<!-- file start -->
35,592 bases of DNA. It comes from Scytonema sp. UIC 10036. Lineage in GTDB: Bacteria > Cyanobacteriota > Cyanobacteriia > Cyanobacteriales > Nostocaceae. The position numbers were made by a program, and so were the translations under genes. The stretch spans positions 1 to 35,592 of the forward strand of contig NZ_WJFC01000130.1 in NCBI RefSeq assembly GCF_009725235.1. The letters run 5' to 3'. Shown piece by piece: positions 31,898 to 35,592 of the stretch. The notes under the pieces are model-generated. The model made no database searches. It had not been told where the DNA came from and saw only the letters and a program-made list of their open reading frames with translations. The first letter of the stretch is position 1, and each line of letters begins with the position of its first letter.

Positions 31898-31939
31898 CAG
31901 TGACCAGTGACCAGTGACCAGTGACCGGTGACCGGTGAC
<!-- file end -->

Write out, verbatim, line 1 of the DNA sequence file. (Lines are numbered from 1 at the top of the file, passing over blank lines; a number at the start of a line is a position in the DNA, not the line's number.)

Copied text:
35,592 bases of DNA. It comes from Scytonema sp. UIC 10036. Lineage in GTDB: Bacteria > Cyanobacteriota > Cyanobacteriia > Cyanobacteriales > Nostocaceae. The position numbers were made by a program, and so were the translations under genes. The stretch spans positions 1 to 35,592 of the forward strand of contig NZ_WJFC01000130.1 in NCBI RefSeq assembly GCF_009725235.1. The letters run 5' to 3'. Shown piece by piece: positions 31,898 to 35,592 of the stretch. The notes under the pieces are model-generated. The model made no database searches. It had not been told where the DNA came from and saw only the letters and a program-made list of their open reading frames with translations. The first letter of the stretch is position 1, and each line of letters begins with the position of its first letter.